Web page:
Sheesh! Clearly, she would take her time - like her dad and I, she is also a Capricorn....
After a high-risk (chronic low platelets), but uncomplicated pregnancy, my lovely OB decided at my 40 wk appointment (which was actually almost 41 wks) that it was time to induce - he said that safety-wise it was appropriate, and I had had a feeling this was on the horizon anyways. He and my other fabulous OB had discussed and contemplated it earlier, but decided to hold off until there was an obstetrical reason & not just because of my horribly low platelets (24K at this point - on mega doses of prednisone - zero effect, tried 2X round of IVIG - zero effect). Where I live, it is mandated by law that pregnancies are only permitted to go to 41w3d before induction begins... and with my tanking counts & no impending signs of labour, it was anyone's guess how long the induction might take....
I was pretty nervous about it all because I had heard so many stories about how horrible the pain is with inductions - and because my platelets were so low, there was no option of having an epidural.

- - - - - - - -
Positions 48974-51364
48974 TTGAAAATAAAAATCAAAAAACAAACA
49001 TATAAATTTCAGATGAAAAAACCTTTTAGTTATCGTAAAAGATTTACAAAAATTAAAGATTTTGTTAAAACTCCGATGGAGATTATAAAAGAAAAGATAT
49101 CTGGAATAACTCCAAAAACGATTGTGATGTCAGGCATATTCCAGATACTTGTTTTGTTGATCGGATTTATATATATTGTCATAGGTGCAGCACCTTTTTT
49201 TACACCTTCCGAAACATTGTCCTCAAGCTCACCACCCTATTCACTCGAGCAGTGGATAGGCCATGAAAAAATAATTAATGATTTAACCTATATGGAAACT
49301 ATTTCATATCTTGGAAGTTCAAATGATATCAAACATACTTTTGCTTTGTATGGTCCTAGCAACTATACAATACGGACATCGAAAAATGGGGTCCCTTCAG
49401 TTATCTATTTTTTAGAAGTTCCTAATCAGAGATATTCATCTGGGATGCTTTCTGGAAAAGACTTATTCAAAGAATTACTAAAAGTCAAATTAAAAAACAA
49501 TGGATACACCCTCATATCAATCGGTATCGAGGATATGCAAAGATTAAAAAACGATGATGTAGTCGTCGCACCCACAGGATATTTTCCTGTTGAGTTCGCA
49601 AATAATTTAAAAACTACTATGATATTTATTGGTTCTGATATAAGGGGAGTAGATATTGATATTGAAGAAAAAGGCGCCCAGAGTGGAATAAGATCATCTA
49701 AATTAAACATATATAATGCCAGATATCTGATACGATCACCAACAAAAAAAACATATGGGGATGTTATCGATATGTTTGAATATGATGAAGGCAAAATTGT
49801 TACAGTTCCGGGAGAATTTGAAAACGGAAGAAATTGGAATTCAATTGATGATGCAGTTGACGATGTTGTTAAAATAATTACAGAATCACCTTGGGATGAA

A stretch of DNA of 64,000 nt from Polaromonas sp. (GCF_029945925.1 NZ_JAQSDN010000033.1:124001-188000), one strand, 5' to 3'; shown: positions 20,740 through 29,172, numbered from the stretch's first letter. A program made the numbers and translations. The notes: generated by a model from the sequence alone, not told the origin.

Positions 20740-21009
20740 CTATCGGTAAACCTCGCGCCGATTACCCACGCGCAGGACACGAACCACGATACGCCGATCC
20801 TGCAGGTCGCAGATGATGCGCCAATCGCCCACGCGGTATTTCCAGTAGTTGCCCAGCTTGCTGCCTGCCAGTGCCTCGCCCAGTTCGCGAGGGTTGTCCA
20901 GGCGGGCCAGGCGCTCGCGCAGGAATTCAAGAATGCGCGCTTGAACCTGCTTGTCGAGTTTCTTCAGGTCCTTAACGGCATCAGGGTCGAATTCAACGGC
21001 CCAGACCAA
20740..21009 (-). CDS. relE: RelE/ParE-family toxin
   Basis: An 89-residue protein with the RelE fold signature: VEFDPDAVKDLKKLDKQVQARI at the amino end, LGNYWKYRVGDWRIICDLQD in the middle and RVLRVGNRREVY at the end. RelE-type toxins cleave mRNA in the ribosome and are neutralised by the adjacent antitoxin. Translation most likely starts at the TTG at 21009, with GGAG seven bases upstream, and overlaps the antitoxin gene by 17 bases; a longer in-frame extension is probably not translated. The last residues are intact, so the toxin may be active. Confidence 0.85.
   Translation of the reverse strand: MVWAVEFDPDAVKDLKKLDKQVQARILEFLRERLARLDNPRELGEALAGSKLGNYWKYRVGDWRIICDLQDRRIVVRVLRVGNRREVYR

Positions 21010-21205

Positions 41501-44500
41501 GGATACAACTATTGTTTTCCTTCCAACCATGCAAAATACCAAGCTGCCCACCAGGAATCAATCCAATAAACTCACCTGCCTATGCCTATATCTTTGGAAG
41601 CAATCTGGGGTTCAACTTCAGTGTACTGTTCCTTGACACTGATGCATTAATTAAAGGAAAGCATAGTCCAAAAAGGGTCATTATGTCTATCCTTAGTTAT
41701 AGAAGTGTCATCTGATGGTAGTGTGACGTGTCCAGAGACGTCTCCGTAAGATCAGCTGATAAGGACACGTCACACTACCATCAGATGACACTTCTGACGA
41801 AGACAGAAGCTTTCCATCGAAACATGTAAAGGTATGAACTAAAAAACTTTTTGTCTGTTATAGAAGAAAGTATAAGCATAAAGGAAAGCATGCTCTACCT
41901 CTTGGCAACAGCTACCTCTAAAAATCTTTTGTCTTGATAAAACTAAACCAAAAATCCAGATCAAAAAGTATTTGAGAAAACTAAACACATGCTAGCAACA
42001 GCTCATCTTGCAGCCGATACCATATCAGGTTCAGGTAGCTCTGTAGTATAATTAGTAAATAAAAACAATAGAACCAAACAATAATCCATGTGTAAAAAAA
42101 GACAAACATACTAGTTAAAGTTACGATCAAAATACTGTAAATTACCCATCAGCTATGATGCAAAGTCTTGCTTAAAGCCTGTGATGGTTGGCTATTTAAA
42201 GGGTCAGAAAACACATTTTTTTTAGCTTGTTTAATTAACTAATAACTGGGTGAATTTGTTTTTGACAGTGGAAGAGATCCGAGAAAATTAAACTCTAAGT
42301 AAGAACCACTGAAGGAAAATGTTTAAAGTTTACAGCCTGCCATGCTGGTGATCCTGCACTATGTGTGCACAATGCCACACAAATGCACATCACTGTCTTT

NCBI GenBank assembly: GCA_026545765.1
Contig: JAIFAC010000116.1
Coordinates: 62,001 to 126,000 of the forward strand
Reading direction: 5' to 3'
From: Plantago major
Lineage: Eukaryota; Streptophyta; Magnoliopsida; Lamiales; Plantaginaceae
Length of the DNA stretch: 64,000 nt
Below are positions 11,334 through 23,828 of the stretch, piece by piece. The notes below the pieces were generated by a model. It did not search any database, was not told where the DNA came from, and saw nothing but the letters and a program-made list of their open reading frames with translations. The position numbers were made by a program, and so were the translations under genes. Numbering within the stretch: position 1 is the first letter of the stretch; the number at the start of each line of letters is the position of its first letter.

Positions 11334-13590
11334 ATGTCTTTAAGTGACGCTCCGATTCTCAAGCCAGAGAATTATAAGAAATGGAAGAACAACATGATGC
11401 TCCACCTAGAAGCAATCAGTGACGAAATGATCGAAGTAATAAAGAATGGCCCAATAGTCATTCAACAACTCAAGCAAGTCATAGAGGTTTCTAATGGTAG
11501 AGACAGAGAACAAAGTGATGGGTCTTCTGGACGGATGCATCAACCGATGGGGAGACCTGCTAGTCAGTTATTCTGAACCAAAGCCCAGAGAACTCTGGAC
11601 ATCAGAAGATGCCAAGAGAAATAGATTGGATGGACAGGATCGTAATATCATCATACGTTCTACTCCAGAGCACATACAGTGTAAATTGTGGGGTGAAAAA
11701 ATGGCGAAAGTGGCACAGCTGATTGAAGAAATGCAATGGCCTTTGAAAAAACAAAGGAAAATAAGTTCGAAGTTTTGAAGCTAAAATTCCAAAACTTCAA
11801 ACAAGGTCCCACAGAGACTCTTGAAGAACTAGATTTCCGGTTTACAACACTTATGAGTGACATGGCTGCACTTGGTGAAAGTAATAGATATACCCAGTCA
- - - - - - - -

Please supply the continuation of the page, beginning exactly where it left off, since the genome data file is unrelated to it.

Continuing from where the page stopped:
I got the hospital the morning of the 5th for the first dose of Cervidil. They checked me prior to inserting it, and there had been zero change in my cervix from my last few OB appointments - a "tight 1cm" (depending on who's fingers - LOL), and my cervix was about 2 cm long. In other words "not favourable". Off to antepartum I went to see what would happen. My partner and I hung out and went for walks and watched TV (because I was high-risk, it was decided that I would be in the hospital until I left with a baby - so they could monitor me, etc. and keep checking my platelets). I had a few cramps, but nothing to write home about. I had really been hoping to be one of those ladies who gets a single dose of Cervidil and delivers a baby 3 hours later...Not my reality, sadly.